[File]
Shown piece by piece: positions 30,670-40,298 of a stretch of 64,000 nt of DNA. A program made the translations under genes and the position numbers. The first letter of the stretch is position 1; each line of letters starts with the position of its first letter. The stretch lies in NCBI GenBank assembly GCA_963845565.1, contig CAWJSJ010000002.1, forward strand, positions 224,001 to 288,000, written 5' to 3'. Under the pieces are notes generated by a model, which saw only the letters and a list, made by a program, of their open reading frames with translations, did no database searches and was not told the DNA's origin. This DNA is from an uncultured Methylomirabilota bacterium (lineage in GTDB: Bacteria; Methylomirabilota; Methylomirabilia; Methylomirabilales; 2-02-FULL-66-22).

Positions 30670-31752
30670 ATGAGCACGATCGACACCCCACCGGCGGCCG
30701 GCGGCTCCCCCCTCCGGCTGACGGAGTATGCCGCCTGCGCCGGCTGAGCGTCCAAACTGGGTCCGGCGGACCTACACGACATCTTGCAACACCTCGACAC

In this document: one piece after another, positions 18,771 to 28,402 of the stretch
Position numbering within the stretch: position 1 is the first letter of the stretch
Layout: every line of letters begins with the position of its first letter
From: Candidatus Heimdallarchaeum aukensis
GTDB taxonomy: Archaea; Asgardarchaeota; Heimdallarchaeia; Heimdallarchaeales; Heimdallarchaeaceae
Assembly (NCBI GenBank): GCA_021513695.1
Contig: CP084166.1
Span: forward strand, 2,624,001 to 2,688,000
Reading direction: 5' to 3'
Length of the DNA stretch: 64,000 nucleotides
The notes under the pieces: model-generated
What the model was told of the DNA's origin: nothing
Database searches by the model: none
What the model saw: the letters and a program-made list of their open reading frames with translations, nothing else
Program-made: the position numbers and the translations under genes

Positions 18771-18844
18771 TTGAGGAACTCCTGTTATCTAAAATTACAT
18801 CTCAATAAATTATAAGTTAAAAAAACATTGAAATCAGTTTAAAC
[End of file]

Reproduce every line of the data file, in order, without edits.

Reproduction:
Shown piece by piece: positions 30,670-40,298 of a stretch of 64,000 nt of DNA. A program made the translations under genes and the position numbers. The first letter of the stretch is position 1; each line of letters starts with the position of its first letter. The stretch lies in NCBI GenBank assembly GCA_963845565.1, contig CAWJSJ010000002.1, forward strand, positions 224,001 to 288,000, written 5' to 3'. Under the pieces are notes generated by a model, which saw only the letters and a list, made by a program, of their open reading frames with translations, did no database searches and was not told the DNA's origin. This DNA is from an uncultured Methylomirabilota bacterium (lineage in GTDB: Bacteria; Methylomirabilota; Methylomirabilia; Methylomirabilales; 2-02-FULL-66-22).

Positions 30670-31752
30670 ATGAGCACGATCGACACCCCACCGGCGGCCG
30701 GCGGCTCCCCCCTCCGGCTGACGGAGTATGCCGCCTGCGCCGGCTGAGCGTCCAAACTGGGTCCGGCGGACCTACACGACATCTTGCAACACCTCGACAC

In this document: one piece after another, positions 18,771 to 28,402 of the stretch
Position numbering within the stretch: position 1 is the first letter of the stretch
Layout: every line of letters begins with the position of its first letter
From: Candidatus Heimdallarchaeum aukensis
GTDB taxonomy: Archaea; Asgardarchaeota; Heimdallarchaeia; Heimdallarchaeales; Heimdallarchaeaceae
Assembly (NCBI GenBank): GCA_021513695.1
Contig: CP084166.1
Span: forward strand, 2,624,001 to 2,688,000
Reading direction: 5' to 3'
Length of the DNA stretch: 64,000 nucleotides
The notes under the pieces: model-generated
What the model was told of the DNA's origin: nothing
Database searches by the model: none
What the model saw: the letters and a program-made list of their open reading frames with translations, nothing else
Program-made: the position numbers and the translations under genes

Positions 18771-18844
18771 TTGAGGAACTCCTGTTATCTAAAATTACAT
18801 CTCAATAAATTATAAGTTAAAAAAACATTGAAATCAGTTTAAAC